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Babcock v. Martin

Court of Appeals of Louisiana, First Circuit

October 24, 2019

ALYSON MARY BABCOCK
v.
CHARLES DAVID MARTIN

          On Appeal from the 32nd Judicial District Court In and for the Parish "of Terrebonne State of Louisiana Trial Court Number 143, 450 Honorable Randall L. Bethancourt, Judge Presiding

          J. Ogden Middleton, II Alexandria, Louisiana Attorney for Plaintiff/Appellant, Alyson Mary Babcock

          Gregory J. Schwab Houma, Louisiana Attorney for Defendant/Appellee, Charles David Martin

          Dixie C. Brown Houma, Louisiana Attorney for A.G.B.

          BEFORE: HIGGINBOTHAM, PENZATO, AND LANIER, JJ.

          PENZATO, J.

         Appellant, Alyson Mary Babcock, appeals a judgment denying her rule to modify custody. For the following reasons, we affirm.

         FACTS AND PROCEDURAL HISTORY

         The instant appeal is part of an ongoing child custody dispute with a longstanding factual and procedural background.[1] Ms. Babcock and Charles David Martin were never married, but had one child together, A.G.B., [2] born on September 20, 2004. Pursuant to a consent judgment dated October 3, 2005, the parties were granted joint custody of A.G.B., with Ms. Babcock designated as the domiciliary parent. On December 8, 2005, Mr. Martin filed a rule seeking sole custody of A.G.B., alleging that Ms. Babcock incorrectly gave A.G.B. medications, exaggerated A.G.B.'s medical problems to a point where harm was caused to the child, and deceived Mr. Martin and the court as to A.G.B.'s medical condition. The matter came before the court on several occasions, and ultimately on April 10, 2008, the parties agreed and consented to enter into mental health counseling utilizing Jeanne Robertson, Ph.D, LPC.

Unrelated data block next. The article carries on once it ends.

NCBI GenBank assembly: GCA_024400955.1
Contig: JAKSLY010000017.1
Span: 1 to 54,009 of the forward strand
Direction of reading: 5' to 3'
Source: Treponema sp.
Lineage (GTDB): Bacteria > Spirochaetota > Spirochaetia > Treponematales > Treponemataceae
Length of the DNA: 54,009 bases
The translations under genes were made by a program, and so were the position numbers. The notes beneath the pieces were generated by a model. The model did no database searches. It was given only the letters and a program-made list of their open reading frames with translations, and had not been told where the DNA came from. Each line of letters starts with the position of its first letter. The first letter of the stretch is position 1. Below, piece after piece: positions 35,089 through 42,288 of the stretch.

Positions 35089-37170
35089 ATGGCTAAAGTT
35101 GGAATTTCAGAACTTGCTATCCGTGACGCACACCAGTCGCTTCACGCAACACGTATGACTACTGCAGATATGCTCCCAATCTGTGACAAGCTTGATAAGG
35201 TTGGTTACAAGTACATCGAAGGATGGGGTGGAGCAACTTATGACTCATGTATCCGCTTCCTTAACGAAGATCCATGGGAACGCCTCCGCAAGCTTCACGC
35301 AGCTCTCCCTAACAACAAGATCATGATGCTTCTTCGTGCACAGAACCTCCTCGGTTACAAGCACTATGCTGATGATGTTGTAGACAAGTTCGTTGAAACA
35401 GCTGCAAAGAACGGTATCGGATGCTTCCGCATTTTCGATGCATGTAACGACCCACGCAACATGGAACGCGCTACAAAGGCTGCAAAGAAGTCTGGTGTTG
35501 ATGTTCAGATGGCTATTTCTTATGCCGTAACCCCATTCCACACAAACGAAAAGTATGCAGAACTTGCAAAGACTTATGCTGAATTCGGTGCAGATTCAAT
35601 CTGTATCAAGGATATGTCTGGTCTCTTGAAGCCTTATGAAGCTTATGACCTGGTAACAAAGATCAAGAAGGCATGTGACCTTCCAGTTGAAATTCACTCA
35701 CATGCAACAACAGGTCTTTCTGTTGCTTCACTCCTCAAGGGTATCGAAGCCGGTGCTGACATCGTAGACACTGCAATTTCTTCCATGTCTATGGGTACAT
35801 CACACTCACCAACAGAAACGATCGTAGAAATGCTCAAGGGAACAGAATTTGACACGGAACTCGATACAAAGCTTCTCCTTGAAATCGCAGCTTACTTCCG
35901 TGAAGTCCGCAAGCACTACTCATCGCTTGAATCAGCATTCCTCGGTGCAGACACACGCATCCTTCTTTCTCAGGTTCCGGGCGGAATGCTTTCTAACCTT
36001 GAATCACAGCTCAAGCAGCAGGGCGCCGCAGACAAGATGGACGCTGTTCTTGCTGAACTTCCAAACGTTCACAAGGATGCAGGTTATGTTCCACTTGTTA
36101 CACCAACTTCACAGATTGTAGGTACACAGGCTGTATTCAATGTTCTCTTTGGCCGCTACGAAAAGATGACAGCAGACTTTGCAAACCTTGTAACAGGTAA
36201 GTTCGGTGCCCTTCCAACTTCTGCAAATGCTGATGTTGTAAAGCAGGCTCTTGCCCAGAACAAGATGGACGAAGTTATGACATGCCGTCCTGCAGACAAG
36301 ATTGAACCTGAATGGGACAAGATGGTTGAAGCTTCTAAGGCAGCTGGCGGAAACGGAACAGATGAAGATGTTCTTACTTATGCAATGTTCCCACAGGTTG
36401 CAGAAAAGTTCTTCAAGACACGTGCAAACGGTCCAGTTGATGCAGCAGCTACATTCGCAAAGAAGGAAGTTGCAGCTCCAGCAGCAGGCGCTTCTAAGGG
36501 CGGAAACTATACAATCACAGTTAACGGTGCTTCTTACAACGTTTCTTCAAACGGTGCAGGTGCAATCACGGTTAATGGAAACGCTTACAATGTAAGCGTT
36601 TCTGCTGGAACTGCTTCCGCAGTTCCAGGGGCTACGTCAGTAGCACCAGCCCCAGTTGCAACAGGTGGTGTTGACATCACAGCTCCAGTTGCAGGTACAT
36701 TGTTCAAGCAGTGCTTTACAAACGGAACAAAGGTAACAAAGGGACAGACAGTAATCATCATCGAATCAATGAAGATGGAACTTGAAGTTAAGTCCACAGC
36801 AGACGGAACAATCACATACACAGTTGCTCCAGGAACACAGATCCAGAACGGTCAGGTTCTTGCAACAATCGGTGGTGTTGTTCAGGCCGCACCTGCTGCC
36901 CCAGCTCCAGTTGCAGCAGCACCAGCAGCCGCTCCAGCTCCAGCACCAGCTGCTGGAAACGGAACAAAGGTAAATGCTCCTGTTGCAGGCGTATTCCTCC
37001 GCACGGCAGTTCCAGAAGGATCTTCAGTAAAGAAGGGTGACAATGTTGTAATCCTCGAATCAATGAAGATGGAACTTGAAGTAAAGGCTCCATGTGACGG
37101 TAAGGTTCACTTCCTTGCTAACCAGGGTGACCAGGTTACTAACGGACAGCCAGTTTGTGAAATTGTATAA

At her initial meeting with Ms. Babcock on June 10, 2008, Dr. Robertson developed concerns that Ms. Babcock might suffer from Munchausen Syndrome by Proxy (MSbP)[3] because Ms. Babcock's description of A.G.B.'s health problems, medication needed, and dietary regimen appeared to conflict with the collateral documents received. In connection with a status hearing scheduled for August 12, 2008, Dr. Robertson advised the trial court by letter of her concerns regarding the number of different doctors from whom Ms. Babcock sought medical treatment for A.G.B. Dr. Robertson further advised the trial court that Ms. Babcock stated that on A.G.B.'s chart at one doctor's office it had been suggested that she suffered from MSbP. Dr. Robertson indicated that she was not trained to determine if Ms. Babcock suffered from MSbP, and she believed it was essential that Ms. Babcock receive a complete psychological evaluation by Michael Chafetz, Ph.D., APBB.

         On August 20, 2008, Mr. Martin filed a second rule for sole custody, asserting that Ms. Babcock refused to undergo an immediate psychological evaluation by Dr. Chafetz. He also sought an ex-parte order of provisional custody, alleging that he feared for A.G.B.'s safety and welfare. The trial court granted Mr. Martin provisional custody of A.G.B., with no visitation by Ms. Babcock pending the hearing of the matter "due to the gravity of the circumstances."

         On August 29, 2008, and September 17, 2008, Dr. Chafetz conducted a psychological evaluation of Ms. Babcock, and on September 7, 2008, issued a report wherein he concluded that Ms. Babcock suffered from MSbP and should only have supervised visitation with A.G.B. After receiving Dr. Chafetz's completed report, Dr. Robertson provided an evaluation to the trial court dated September 28, 2008.